Right Now | Sound, seen
What do we see when we listen to music? In 1940, Walt Disney’s Fantasia famously drew Tchaikovsky’s Nutcracker Suite as dancing flowers, and Stravinsky’s The Rite of Spring as a T-rex on the rampage. Today, the music-library software preinstalled on most personal computers offers customizable options: flames, puddles of color, wheeling galaxies. Although these interpretations have artistry, they neither promise nor grant real understanding of how music works. Coasting atop the waves of sound, the images reflect little of its actual structure. But what if a tool were designed to put sight squarely in the service of sound?
“It seems that the twenty-first century is really the right time to think about animated music analysis,” says Peabody professor of music Alexander Rehding. An array of recently developed digital tools, used by musicians and laypeople alike, suggests new possibilities for researchers keen to map aural realms by visual means. Soundslice, for example, offers interactive sheet music that guides the learner through a score by integrating written notation with a sound file; SoundCloud presents a time-slider and the outline of a sound wave to orient a listener within the music, and also displays listener comments keyed to specific moments in a piece. Now, Rehding and his collaborator, Jones professor of African American music Ingrid Monson, are developing a Web application that will depict the insights of music theory, syncing an animated analysis with a sound file. “The twenty-first century is really the right time to think about animated music analysis.”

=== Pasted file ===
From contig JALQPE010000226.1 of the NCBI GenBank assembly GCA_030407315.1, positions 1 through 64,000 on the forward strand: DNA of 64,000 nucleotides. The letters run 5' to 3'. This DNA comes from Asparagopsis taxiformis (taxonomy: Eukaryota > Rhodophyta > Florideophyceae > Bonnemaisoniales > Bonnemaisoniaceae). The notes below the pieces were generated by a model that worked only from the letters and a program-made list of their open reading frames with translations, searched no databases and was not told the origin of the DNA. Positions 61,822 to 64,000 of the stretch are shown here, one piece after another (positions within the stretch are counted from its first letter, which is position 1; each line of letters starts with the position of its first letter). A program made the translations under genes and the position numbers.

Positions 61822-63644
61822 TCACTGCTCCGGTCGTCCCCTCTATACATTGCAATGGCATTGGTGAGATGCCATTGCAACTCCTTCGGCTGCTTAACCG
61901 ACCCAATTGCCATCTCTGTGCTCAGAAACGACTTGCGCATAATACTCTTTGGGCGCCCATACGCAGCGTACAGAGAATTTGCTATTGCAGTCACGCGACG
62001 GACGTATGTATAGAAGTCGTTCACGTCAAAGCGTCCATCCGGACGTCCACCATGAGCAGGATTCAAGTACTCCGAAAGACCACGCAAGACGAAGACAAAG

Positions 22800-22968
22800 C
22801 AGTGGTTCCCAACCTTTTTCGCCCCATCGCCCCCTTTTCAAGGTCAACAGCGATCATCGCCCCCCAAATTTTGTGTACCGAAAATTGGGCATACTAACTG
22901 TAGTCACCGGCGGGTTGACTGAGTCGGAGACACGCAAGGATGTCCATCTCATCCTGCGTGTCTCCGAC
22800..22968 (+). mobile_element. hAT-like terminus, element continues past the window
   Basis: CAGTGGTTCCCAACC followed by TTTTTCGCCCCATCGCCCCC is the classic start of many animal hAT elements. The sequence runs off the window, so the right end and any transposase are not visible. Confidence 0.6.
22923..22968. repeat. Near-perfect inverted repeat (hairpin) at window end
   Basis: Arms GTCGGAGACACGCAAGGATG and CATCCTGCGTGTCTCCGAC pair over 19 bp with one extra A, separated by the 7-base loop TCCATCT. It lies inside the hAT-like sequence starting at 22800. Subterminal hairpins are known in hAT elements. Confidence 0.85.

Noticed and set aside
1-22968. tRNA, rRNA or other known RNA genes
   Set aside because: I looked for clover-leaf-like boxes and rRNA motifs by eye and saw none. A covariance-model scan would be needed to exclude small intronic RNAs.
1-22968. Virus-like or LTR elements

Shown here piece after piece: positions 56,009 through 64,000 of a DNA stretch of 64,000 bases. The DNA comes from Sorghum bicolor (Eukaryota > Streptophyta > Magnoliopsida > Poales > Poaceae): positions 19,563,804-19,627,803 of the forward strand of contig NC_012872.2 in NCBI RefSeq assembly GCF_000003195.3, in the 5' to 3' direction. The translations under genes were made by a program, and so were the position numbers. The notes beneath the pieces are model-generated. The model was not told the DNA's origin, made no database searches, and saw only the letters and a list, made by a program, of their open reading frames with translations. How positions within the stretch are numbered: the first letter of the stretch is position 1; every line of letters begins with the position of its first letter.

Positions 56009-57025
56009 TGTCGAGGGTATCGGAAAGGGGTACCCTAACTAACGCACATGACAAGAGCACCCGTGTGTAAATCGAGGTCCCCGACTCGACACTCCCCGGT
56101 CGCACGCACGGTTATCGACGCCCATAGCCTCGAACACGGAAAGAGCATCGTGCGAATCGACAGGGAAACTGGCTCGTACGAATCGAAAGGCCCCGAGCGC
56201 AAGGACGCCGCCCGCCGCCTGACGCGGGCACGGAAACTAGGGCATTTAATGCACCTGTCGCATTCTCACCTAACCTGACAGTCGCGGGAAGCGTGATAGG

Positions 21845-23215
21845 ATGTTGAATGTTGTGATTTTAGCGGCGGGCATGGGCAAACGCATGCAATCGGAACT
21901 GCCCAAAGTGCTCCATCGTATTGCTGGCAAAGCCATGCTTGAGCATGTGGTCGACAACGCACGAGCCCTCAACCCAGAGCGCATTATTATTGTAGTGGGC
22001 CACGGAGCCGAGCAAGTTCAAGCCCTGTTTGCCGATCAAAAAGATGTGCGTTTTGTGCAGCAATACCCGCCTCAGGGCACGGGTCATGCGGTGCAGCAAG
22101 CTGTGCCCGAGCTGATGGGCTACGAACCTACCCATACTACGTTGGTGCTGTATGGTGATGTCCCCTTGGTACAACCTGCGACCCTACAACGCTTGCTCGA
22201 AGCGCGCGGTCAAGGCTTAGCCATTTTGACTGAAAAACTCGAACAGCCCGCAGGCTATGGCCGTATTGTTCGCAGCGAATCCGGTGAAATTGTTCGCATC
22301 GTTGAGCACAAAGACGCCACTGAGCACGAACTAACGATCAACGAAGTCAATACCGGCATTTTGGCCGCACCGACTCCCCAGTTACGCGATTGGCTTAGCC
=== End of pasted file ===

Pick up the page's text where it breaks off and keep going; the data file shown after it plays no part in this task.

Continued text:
The application visually traces a piece’s progression through what’s known as “tonal space,” which encompasses chord transformations, intervals between pitches, and the relations between keys. Nineteenth-century theorists represented this aspect of music in a two-dimensional format: a grid with an x and y axis. As the structural understanding of music advanced, the shape of tonal space also evolved in complexity—into a cylinder, then a spiral within a cylinder—before finally reaching the current model, which Rehding describes as “a doughnut that’s also a Möbius strip.”
In creating what he calls “the quite technical interpretation of how music works and how it hangs together, we use a lot of diagrams,” Rehding explains. The academic community already shares the structure of a symphony, or a jazz pianist’s chord transformations, through dense illustrations. But when used to communicate with even a slightly wider audience, these diagrams can confuse as often as they clarify. Even the most gung-ho undergraduates become bewildered when talked through these analyses, which are challenging to reconcile with the music itself. And there’s another problem, Rehding adds: “If you try to show how the flow of the music works, then the static medium of print isn’t well-suited to a lot of the things that go on.” By contrast, a dynamic diagram can situate the listener in time; a computer model can display change in a third dimension, even rotating as necessary.